Effects of Choline Administration on In Vivo Release and Biosynthesis of Acetylcholine in the Rat Striatum as Studied by In Vivo Brain Microdialysis
Article first published online: 5 OCT 2006
Journal of Neurochemistry
Volume 54, Issue 2, pages 533–539, February 1990
How to Cite
Koshimura, K., Miwa, S., Lee, K., Hayashi, Y., Hasegawa, H., Hamahata, K., Fujiwara, M., Kimura, M. and Itokawa, Y. (1990), Effects of Choline Administration on In Vivo Release and Biosynthesis of Acetylcholine in the Rat Striatum as Studied by In Vivo Brain Microdialysis. Journal of Neurochemistry, 54: 533–539. doi: 10.1111/j.1471-4159.1990.tb01904.x
- Issue published online: 5 OCT 2006
- Article first published online: 5 OCT 2006
- Received March 8, 1989; revised manuscript received June 15, 1989; accepted July 4, 1989.
- Brain microdialysis;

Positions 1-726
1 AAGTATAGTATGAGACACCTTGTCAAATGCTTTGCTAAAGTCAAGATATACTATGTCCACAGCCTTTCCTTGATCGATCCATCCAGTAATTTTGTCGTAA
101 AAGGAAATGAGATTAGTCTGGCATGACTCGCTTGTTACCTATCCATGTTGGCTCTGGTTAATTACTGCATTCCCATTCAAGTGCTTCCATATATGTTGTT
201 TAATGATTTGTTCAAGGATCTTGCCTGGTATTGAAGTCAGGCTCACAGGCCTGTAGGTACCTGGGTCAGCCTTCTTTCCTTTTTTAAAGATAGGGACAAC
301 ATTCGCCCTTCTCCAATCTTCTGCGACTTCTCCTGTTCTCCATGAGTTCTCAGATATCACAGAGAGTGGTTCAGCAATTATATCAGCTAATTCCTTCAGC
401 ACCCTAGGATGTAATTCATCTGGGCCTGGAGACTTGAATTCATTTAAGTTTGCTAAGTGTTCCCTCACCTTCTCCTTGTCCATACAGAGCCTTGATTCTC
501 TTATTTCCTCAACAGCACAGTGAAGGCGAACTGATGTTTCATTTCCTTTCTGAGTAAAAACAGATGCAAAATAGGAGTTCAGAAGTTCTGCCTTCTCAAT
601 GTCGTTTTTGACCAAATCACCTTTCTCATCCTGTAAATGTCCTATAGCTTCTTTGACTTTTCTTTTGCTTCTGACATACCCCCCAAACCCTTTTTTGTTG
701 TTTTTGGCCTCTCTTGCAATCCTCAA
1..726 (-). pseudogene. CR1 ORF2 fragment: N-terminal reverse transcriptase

The purpose of the present study is to clarify the effects of the administration of choline on the in vivo release and biosynthesis of acetylcholine (ACh) in the brain. For this purpose, the changes in the extracellular concentration of choline and ACh in the rat striatum following intracerebroventricular administration of choline were determined using brain microdialysis. We also determined changes in the tissue content of choline and ACh. When the striatum was dialyzed with Ringer solution containing 10 μM physostigmine, ACh levels in dialysates rapidly and dose dependently increased following administration of various doses of choline and reached a maximum within 20 min. In contrast, choline levels in dialysates increased after a lag period of 20 min following the administration. When the striatum was dialyzed with physostigmine-free Ringer solution, ACh could not be detected in dialysates both before and even after choline administration. After addition of hemicholinium-3 to the perfusion fluid, the choline-induced increase in ACh levels in dialysates was abolished. Following administration of choline, the tissue content of choline and ACh increased within 20 min. These results suggest that administered choline is rapidly taken up into the intracellular compartment of the cholinergic neurons, where it enhances both the release and the biosynthesis of ACh.